In article <383481b5.22773510@news.prosurfr.com>,
savard@snooze.freenet.eZdZmonton.aZb.cZa (John Savard) wrote:
}
} ca314159@bestweb.net wrote, in part:
} >Given that
} > 1) A and B are complementary
} > 2) A and B are both true XOR A and B are both false
} >then, that 1) contradicts 2) is the essence of Simpson's Paradox.
...
} Quantum-mechanically, a particle can have a state such that "A has
} spin up" is neither true nor false, but subject to a probability
} distribution. But once A is observed, if B is observed later, B may
} have its own probability distribution, or it may correlate with A in
} some fashion. But it can't, after observation, be both spin up and
} spin down, either.
In article <813ums$sug$1@nnrp1.deja.com>
ca314159@bestweb.net writes:
>
> You're thrashing here abit.
>
> There is no 'probability Distribution' (PD) after the state
> is measured. It's only active while everything is dynamic
> and not measured and in a very large sense it is only an
> abstraction during that interlude between measurements.
There is. It might be a delta function, or (as suggested by
the remarks above) it could be that B is a measurement of
something like the spin along a different axis than A measured.
> A histogram or barchart is a set of possible states with relative
> frequencies attached to each state, but as such it is not
> interpreted probabilistically. It is just a bunch of
> positive amplitudes distributed over the _space_ of states.
Given that the distinction between amplitudes and probabilities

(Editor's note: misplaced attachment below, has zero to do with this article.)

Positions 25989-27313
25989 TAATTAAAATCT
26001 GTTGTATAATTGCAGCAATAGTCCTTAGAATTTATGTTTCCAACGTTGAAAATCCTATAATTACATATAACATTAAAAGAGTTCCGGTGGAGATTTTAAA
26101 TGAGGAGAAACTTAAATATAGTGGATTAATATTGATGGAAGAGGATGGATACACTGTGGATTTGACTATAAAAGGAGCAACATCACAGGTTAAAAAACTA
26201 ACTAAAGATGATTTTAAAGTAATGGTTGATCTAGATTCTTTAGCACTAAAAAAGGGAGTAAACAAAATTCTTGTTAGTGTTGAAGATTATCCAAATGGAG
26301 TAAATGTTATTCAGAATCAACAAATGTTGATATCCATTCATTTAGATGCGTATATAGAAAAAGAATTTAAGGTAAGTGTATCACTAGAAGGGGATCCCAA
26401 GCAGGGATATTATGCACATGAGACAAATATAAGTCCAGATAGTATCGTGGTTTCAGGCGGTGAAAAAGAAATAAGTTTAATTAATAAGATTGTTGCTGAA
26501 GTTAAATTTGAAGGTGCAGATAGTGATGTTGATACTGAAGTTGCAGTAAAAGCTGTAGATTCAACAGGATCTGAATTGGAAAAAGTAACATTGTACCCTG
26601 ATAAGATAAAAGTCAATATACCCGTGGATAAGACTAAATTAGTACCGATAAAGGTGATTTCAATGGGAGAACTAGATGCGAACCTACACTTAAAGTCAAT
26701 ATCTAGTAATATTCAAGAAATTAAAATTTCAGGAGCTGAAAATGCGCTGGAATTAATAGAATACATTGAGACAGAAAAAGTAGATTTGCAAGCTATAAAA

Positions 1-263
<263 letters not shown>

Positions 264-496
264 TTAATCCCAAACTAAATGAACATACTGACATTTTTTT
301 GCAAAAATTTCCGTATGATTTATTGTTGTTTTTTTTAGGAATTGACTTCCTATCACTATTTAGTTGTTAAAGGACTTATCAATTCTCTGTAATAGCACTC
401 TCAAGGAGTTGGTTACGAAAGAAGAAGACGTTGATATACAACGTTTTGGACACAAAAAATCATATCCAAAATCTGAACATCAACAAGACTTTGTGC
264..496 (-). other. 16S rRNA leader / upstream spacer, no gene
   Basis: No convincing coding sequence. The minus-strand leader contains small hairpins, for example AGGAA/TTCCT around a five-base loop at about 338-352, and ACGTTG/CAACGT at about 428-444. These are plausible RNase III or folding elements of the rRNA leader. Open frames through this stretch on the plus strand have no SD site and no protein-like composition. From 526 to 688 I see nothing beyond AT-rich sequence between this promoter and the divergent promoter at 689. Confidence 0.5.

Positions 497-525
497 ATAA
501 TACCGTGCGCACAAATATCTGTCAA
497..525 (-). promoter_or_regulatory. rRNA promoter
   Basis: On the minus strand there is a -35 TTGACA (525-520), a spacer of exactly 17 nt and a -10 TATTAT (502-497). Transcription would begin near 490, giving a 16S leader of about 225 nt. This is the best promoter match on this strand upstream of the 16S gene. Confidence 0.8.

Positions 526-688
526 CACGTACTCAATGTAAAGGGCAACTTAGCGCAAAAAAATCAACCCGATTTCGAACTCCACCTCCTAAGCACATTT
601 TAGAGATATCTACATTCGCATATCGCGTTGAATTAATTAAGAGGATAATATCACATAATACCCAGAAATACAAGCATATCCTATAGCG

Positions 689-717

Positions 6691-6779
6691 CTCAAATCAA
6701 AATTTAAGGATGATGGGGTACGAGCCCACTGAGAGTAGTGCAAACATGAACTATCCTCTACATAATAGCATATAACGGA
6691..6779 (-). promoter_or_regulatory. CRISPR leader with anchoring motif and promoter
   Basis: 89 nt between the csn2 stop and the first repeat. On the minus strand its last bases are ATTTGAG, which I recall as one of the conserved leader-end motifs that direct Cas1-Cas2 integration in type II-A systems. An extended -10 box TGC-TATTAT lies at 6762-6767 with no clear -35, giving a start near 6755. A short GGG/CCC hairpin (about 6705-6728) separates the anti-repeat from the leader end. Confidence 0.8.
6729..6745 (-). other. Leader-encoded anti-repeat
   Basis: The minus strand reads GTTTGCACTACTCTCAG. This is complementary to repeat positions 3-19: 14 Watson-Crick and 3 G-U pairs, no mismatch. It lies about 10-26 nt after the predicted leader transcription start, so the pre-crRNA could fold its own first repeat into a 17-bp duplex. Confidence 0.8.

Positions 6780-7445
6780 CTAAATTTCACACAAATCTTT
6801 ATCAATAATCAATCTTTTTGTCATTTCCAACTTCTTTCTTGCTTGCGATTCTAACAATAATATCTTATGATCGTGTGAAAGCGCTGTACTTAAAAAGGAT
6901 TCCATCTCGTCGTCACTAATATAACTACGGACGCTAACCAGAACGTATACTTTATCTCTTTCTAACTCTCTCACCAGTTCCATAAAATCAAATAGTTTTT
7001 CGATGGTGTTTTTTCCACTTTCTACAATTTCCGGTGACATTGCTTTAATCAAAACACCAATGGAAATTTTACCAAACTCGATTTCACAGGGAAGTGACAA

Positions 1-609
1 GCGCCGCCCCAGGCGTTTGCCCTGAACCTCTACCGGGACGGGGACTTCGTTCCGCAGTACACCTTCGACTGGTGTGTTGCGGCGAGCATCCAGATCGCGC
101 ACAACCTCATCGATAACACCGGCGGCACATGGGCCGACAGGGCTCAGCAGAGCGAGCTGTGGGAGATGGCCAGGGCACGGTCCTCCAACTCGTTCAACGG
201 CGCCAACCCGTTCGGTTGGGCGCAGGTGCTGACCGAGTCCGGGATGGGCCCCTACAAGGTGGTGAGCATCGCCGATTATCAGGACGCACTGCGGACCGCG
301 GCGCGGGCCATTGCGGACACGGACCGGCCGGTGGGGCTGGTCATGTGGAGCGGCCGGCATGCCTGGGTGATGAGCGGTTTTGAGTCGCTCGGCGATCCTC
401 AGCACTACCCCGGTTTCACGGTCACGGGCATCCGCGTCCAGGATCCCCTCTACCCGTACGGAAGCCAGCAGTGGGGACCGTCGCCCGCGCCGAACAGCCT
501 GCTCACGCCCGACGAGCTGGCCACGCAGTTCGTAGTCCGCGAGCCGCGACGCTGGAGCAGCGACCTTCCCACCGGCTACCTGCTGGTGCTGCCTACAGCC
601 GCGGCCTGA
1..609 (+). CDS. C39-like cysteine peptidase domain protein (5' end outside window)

is an important one, using "amplitude" to refer to a probability
is not a good idea.
> If we interpret this histogram or bar chart probabilistically,
> then we get a "probability _distribution_". If we Fourier
> transform this probabilistically interpreted histogram
> or space-like _distribution_ (spectrum) into
> the time-like domain, we get a "probability density _function_" (PDF)
> or "wavefunction". This is just a time-like Function with a
> probabilistic interpretation just as its complementary
> space-like Distribution was given a probabilistic interpretation.
However, it might be real rather than complex. Where the statistical
assumptions of QM differ from those normally used is at this point,
and the exercise you describe cannot recover the complex phase of
the wavefunction that is responsible for what some consider to be
paradoxes.
-- James A. Carr <jac@scri.fsu.edu> | Commercial e-mail is _NOT_ http://www.scri.fsu.edu/~jac/ | desired to this or any address Supercomputer Computations Res. Inst. | that resolves to my account Florida State, Tallahassee FL 32306 | for any reason at any time.
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